4:10pm Wed 11 Dec 13

smiles2000 says...

My thoughts are with all his family and friends at this sad time. I read about him in the Gazette in the summer and went along and got tested sorry I was not any help.
My thoughts are with all his family and friends at this sad time. I read about him in the Gazette in the summer and went along and got tested sorry I was not any help. smiles2000

10:26am Sun 15 Dec 13

supermum[] says...

My thoughts are with rob's family and friends at this very sad time.i had seen rob's story on the internet in October and highlighted his plight to down hatherley cricket club, where my husband plays, to encourage young cricketers to sign up on the bone marrow register.
I also highlighted about "rob's search for a donor" in an article titled "raising awareness" that was published in Lancashire living magazine 100th edition.it is a free magazine that is circulated to 75000 households in south East Lancashire.my article was also in memory of the loss of my brother, Robert, to leukaemia in 1978.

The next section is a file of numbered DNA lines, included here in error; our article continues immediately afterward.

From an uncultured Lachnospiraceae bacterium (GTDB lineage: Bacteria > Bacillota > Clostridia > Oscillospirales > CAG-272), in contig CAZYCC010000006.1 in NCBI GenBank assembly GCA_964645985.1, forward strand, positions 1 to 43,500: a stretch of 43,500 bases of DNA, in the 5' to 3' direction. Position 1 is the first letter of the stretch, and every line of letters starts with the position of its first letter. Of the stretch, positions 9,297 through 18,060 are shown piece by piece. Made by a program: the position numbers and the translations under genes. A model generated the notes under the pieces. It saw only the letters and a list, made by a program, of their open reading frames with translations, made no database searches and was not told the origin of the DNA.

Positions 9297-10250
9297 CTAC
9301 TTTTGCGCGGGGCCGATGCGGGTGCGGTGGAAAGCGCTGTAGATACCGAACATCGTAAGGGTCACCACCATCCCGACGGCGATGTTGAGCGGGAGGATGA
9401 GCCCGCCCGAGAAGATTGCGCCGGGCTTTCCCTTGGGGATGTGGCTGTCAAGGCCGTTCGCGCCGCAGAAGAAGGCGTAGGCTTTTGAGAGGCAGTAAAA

I am continuing to encourage more guys to join the bone marrow register by regularly attending my local football club and the club has anthony nolan link on their league tables website.
R.I.P Rob George.
My thoughts are with rob's family and friends at this very sad time.i had seen rob's story on the internet in October and highlighted his plight to down hatherley cricket club, where my husband plays, to encourage young cricketers to sign up on the bone marrow register. I also highlighted about "rob's search for a donor" in an article titled "raising awareness" that was published in Lancashire living magazine 100th edition.it is a free magazine that is circulated to 75000 households in south East Lancashire.my article was also in memory of the loss of my brother, Robert, to leukaemia in 1978. I am continuing to encourage more guys to join the bone marrow register by regularly attending my local football club and the club has anthony nolan link on their league tables website. R.I.P Rob George. supermum[]